In this context, the importance of the two large sculptures on view at Nirox can be understood. In Memory of JF Kennedy (1963-1964) was inspired by the shock and trauma experienced at first hand by Pomodoro during his stay in the USA, by the assassination of John F. Kennedy. This historic and tragic moment represents a violent tremor, a schism, an abrupt end to the elevated ideals and aspirations of his generation. Doppia Porta (1979) is a well known work which has been exhibited in numerous public spaces. It is a door with two sides standing in an open area representing portals to unseen space or dimensions, or in this context; as double-sided barriers to free space. These are two major and historically important sculptures, which were specifically selected by Arnaldo Pomodoro for this occasion.
Edoardo Villa was born in Bergamo, Italy and was classically trained as a sculptor. He came to South Africa as a prisoner of War and remained in his adopted country where he still lives and occasionally works at the age of 94.
Arguably Villa’s most important sculpture was produced in 1978, entitled; “The Confrontation“. This large public sculpture marked a conscious stylistic change from the use of smooth, rounded, tubular shapes to an aggressive, jagged, coarse, rusted vertical assembly of figures. Here, Edoardo Villa addressed head-on the anguish and tension which had become pervasive in South Africa. The late 1970s saw the rise of public disobedience, conflict and social uprising, exemplified by the tragic Soweto riots of 1978. Villa’s Confrontation demonstrates how the raw material; steel can express deep-seated angst and distress and convey profound social and political messages. The medium becomes integral to the message, enhancing it and giving it dimension. Herein lies the impact of the sculptures by both artists, where the viewer is confronted by the raw power of emotion and meaning contained in these uncompromising, immovable vessels.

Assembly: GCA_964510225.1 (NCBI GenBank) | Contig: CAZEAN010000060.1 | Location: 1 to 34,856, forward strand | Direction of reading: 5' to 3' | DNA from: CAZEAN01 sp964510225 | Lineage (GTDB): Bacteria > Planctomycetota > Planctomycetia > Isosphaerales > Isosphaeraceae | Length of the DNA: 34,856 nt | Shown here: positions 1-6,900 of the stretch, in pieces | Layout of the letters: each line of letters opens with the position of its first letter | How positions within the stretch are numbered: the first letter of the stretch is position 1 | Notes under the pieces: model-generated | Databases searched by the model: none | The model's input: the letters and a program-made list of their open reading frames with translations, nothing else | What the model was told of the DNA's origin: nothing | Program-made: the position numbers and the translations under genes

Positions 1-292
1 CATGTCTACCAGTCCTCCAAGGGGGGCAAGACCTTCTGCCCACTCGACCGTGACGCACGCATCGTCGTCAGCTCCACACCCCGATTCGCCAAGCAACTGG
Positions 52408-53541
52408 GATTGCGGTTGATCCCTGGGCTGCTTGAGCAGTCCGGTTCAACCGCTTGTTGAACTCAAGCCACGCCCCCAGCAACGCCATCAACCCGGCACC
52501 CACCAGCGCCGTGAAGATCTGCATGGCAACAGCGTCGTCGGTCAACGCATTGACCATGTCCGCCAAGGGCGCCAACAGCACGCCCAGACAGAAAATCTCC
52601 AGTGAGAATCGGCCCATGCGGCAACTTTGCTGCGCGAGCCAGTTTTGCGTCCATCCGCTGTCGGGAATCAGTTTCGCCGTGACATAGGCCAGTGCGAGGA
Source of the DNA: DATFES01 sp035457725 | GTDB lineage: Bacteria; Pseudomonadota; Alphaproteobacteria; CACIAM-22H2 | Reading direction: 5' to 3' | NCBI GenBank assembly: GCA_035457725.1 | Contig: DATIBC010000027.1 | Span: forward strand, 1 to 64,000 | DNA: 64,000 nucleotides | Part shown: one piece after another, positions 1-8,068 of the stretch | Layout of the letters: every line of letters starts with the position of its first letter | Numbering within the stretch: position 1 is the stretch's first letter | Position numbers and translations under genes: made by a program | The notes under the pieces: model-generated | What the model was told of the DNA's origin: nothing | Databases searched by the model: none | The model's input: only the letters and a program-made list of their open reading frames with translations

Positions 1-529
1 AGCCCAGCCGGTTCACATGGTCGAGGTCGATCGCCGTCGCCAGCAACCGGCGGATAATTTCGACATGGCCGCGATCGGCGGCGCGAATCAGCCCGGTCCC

Arnaldo Pomodoro has regularly visited South Africa over the past five years and developed a genuine affinity with the country and its people. He recognizes South Africa’s pivotal role as an example of change and tolerance. Pomodoro wishes to “leave his mark” on South African soil, and considers this an important part of his legacy and philosophy. For reasons explained earlier, he chose these two specific works for this occasion due to their universality but also their specific historical and political connection to the upheaval in the USA during the civil rights era of the 1960s and therefore their relevance and connection to South Africa. Pomodoro was introduced to the works of Edoardo Villa and was fascinated by his story and his art. He had no hesitation to the idea of placing his work in conversation with that of Edoardo Villa and instinctively appreciated the complexities that such a dialogue would explore and unveil.